When you walk into the Fujifilm CES booth you’re quickly reminded there’s still a ton of photo printing going on even during this Facebook and Instagram era. Yes, some people still love the feel of a slick print and Fujifilm is more than happy to oblige since it’s one of the largest commercial photo printers in the world. But for us walking the aisles in here in Vegas, cameras and lenses are the thing so let’s see what’s new in Fujifilm’s bag of tricks…
In a nutshell, there was nothing earth-shattering from the company. Those expecting a new member of the X-Series will have to wait a bit longer. Oh, the company will introduce an all-black version of one of our favorites of 2013, the X100S, which was originally available only in black and silver. The innards and fixed focus lens remain the same and that’s fine by the Digital Trends imaging crew. The camera still features the APS-C X-Trans CMOS II chip and f/2.0 23mm lens (34.5mm 35mm equivalent).
A cool new addition for X-series interchangeable lens cameras like the X-M1 – another DT favorite – is a new Fujinon XF56mm f/1.2 R prime lens. Since it has a 35mm equivalent of 85mm – the classic portrait focal length – and a wide-open aperture, you should capture some beautiful faces with nicely blurred backgrounds. It’s perfect for Facebook profile pictures – and maybe a print or two. The lens is not cheap at $999 (due February) and brings the complement of X-mount lenses up to an even dozen.
The smartphone has rocked the traditional concept of photography – take a shot, make a physical print – and Fujifilm is doing what it can to adapt. It already dropped its cheapo point-and-shoots and now the company is trying its best to get smartphone users to make quickie prints. Not by going to a local kiosk, mind you, but with the new Instax Share SP-1 Printer ($199, due April). The concept is kind of cool: You send your images to the SP-1 via Wi-Fi and it cranks out a 2 x 3 Instax mini film print. The SP-1 acts as its own Wi-Fi hotspot and you just need to download the Instax Share App to your iOS or Android phone and you’re good to go. There have been other portable printers in the past but this is the first to be totally targeted to smartphone users. Whether this is just a cute party gimmick or offers a chance to really change behavior is anyone’s guess, but Fujifilm stated back at the 2013 PhotoPlus Expo in New York City that it’s investing in the Instax line due to growing popularity (the company cites that Instax cameras are one of the top items sold at Urban Outfitters, that purveyor of what’s cool in youth culture). Time will tell…
Along with the SP-1, Fujifilm introduced the Instax Mini 90 Neo Classic instant film camera, a stylistic variation of the Mini 90. These cameras are geared for those pining for the good old days of Polaroids and quickly turn out 3.4 x 2.1 image-size prints for relatively instant gratification – what Instagram would have been in the analog days.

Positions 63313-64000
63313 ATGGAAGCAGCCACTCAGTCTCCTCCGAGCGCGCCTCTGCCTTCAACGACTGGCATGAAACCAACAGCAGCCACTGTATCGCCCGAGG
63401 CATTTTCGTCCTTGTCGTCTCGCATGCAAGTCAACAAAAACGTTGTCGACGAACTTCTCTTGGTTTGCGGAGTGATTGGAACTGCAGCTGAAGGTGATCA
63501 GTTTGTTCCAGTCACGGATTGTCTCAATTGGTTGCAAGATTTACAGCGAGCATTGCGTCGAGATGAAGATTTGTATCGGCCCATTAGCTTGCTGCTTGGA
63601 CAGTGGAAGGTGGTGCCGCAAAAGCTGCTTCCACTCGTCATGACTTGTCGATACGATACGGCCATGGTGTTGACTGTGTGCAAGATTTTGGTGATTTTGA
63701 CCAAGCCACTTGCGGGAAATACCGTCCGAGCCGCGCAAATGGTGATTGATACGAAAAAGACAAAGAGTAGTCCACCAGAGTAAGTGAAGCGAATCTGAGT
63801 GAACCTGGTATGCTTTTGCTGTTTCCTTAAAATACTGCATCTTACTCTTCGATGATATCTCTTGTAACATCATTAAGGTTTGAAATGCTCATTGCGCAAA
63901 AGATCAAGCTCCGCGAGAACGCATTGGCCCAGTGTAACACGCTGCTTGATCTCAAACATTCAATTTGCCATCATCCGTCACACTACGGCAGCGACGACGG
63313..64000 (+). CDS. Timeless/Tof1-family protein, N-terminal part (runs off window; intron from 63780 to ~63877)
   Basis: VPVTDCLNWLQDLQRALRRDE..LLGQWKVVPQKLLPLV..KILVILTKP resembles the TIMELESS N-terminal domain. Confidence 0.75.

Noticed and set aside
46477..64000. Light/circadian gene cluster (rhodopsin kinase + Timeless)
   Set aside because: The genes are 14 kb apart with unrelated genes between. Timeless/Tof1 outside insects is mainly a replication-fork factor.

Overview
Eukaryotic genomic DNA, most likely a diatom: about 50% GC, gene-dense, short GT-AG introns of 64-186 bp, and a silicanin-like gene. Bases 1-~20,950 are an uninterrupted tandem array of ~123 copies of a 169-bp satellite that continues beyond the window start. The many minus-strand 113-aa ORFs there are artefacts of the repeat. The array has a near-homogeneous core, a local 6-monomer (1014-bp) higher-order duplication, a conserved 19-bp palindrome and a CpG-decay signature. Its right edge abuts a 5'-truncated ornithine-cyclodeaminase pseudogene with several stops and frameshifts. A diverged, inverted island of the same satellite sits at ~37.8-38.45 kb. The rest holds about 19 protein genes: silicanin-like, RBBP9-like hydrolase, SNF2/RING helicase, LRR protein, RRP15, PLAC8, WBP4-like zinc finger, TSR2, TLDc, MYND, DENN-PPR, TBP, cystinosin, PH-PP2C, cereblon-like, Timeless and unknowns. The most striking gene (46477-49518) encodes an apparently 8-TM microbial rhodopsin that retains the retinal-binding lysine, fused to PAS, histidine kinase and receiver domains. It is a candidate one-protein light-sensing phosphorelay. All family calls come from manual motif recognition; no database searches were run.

One of the ongoing trends for CES 2014 is the dramatic cutback in the number of camera introductions – especially aim-and-forget models under $150. Fujifilm has completely abandoned inexpensive point-and-shoots and is concentrating on those areas where smartphones can’t compete – rugged, weatherproof models and mega-zooms. The company announced five of these ranging from $229-$499; all arrive in March. All have small sensors so forget about APS-C or even 1/1.7-inch chips. That shouldn’t be a total turnoff as they have some nice features for relatively reasonable prices.
The FinePix S1 ($499) is a rain- and dust-proof 50x mega-zoom with a range of 24-1200mm and apertures of f/2.8-5.6. It has a 16.4MP 1/2.3-inch CMOS imager, built-in image stabilization, and a maximum burst mode of 10 frames per second (fps). The S1 also has a 3-inch vari-angle LCD, a .2-inch electronic viewfinder, and built-in Wi-Fi.
More rugged but less robust is the new 16.4MP XP70 ($229), a continuation of the XP series camera that are waterproof to 33 feet, shockproof to 5 feet, freeze- and dust-proof. Like most other pocketable rugged cameras, it has a 5x optical zoom (28-140mm) and is available in radical colors (blue, orange, and yellow).
The remaining trio is mega-zooms. The FinePix S9400W ($349) and S9200 ($329) have 50x zooms (24-1200mm) while the S8600 ($229) has a 36x zoom with a range of 25-900mm. The difference between the S9400W and S9200 is Wi-Fi. We suggest you pay the extra money for the convenience. This pair has 16.2MP CMOS sensors, 10 fps shooting, built-in image stabilization (IS), electronic viewfinders, and high dynamic range (HDR) capture. The S8600 has a 16MP CMOS chip, sensor-shift IS, and 3-inch LCD, and uses three AA batteries for power.
- Fujifilm’s new SQ20 instant camera is the first to include video
- This vintage-inspired instant camera only requires film and creativity
- The race is on: Full-frame dominates Photokina (and could drive prices down)
- Panasonic surprises with first full-frame cameras, the mirrorless S1 and S1R
- Nikon gives full frame mirrorless its due with the new Z7 and Z6